She explains further, “Obesity is much too complicated for such a simplistic solution. In fact, chronic ‘dieters’ are more likely to use artificial sweeteners and statistics show that most dieters regain lost weight.” (more…)

Our Brains Light Up at the Sight of Sugar

Not sure they needed to do brain scans to prove that seeing images of sugary treats makes us want them. Never-the-less the scientists did and they showed just how much we love our desserts and what power they hold over us.

According to Linda Carroll at MSNBC.com, the researchers had women look at images of sugary treats like cookies, cupcakes, and cake while being scanned. The brain scans showed that the regions of the brain that deal with hunger and reward lit up. This study had very similar findings as a previous study involving cocaine addicts. When the addicts were shown images of drug needles the same portion of the brain lit up. Wow, sugar and cocaine pack some serious power in our bodies. All of these findings were discussed at the annual meeting of the Endocrine Society. (more…)

Fructose Makes Rats Dumber, Study Shows

It looks like the soft drink industry and other sugar-laden product companies are going to take another hit in the name of fructose.

A recent study on fructose’s effects on rats showed that when fed water laced with fructose for a period of six weeks, the rats’ performance in maze navigation was slower.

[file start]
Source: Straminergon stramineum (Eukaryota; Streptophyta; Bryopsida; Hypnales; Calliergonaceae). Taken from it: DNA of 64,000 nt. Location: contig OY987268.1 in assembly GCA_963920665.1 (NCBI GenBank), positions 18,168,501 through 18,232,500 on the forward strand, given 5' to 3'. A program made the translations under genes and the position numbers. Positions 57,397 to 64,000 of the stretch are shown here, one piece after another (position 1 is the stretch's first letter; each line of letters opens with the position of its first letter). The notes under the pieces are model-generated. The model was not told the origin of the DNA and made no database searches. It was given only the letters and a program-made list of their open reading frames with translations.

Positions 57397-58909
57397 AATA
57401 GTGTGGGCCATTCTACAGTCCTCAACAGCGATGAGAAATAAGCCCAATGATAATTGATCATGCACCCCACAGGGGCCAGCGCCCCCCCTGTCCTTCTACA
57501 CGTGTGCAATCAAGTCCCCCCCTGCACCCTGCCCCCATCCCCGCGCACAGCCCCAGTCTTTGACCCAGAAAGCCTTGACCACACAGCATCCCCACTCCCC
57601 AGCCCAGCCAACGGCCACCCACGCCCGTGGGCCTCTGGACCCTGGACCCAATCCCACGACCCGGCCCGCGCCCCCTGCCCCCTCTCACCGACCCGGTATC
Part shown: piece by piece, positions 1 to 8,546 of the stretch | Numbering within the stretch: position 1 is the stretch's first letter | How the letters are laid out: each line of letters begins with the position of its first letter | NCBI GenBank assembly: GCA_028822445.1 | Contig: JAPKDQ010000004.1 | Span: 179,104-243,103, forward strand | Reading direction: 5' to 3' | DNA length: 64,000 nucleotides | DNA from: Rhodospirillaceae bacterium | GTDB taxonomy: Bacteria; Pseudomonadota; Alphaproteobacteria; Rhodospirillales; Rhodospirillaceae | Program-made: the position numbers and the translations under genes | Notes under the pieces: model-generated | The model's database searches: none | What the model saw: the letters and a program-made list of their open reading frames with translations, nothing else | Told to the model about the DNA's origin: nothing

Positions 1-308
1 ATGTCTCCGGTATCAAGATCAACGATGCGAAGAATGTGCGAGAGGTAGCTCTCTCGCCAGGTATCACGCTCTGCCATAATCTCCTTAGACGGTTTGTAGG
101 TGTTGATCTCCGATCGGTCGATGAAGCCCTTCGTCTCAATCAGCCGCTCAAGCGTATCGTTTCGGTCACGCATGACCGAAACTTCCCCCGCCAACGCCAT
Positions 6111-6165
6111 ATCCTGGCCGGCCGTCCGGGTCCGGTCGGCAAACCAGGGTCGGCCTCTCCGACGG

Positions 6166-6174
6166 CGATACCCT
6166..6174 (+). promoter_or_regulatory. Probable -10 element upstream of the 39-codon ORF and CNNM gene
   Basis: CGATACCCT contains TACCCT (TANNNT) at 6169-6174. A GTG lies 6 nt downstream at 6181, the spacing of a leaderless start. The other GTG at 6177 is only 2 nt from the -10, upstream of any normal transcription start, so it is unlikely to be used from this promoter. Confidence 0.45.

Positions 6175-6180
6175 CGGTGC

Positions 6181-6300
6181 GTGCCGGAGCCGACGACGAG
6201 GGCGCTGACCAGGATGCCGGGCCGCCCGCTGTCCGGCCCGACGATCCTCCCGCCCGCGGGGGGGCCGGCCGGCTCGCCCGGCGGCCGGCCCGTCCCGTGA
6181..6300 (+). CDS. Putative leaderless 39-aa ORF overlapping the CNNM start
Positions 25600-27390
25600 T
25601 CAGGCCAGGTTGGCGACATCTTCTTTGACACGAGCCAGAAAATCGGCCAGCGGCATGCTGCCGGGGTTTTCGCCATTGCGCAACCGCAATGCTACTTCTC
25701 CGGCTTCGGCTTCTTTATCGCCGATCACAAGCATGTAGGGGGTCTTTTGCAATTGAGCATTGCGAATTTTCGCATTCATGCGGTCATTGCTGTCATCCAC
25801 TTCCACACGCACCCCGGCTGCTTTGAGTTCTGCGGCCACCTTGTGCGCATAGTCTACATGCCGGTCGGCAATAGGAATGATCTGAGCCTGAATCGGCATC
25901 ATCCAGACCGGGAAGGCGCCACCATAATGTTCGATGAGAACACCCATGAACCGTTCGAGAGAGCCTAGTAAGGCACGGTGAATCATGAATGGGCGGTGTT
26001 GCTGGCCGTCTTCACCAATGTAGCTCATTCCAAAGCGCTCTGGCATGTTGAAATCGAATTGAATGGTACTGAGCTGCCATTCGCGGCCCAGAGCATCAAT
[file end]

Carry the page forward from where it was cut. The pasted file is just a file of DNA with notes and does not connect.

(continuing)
This experiment was conducted by researchers at UCLA, and the results concluded that the brain is responding to insulin from the fructose consumed by the rats. The senior author of the study is UCLA professor Fernando Gomez-Pinilla, and the findings were published in the Journal of Physiology.

Of the study, Gomez-Pinilla said, “Our study shows that a high fructose diet harms the brain as well as the body. We’re concerned about high-fructose corn syrup, which is added to manufactured food products as a sweetener and preservative.” Gomez-Pinilla specified that this study is not just about high-fructose corn syrup, though. He mentioned that all sugar, including table sugar, juices and any form of added sugar should be avoided. Studies like this have repeatedly shown that the sugar contributes to instances of obesity, diabetes and blood-fat disturbances in rodents. (more…)

Are Sugary Beverages the Cause of the American Obesity Epidemic?

With concern rising around our nation’s obesity epidemic, experts are frantically trying to determine what the specific causes are, and more importantly, what the solution is. Among a number of experts is Dr. Robert Lustig, the man who’s become the face of the ‘sugar is toxic’ movement.

Lustig, a pediatric endocrinologist at the University of California, gained notoriety after posting his lecture titled ‘Sugar: The Bitter Truth‘ on YouTube in 2009, which has since gained more than 2.3 million hits.

Lustig believes sugar is the major cause of most of the health-related diseases Americans are facing today, including obesity and type 2 diabetes. And he thinks that 75% of these diseases are preventable if we’d just cut back on our sugar consumption.

According to a recent CNN report, the average American teenager consumes about 4 pounds of sugar a week – which translates to 200 pounds a year. And based on the figures of our nation’s health as a whole, the average adult isn’t far behind.

When Dr. Sanjay Gupta asked Dr. Lustig if sugar is just empty calories or if it’s more than that, Lustig responded saying everyone thinks obesity is caused by eating too much and exercising too little. But he disagrees, saying obesity is a marker for metabolic disfunction. And if you look at what we’re eating in America, it’s not any more fat – it’s sugar. (more…)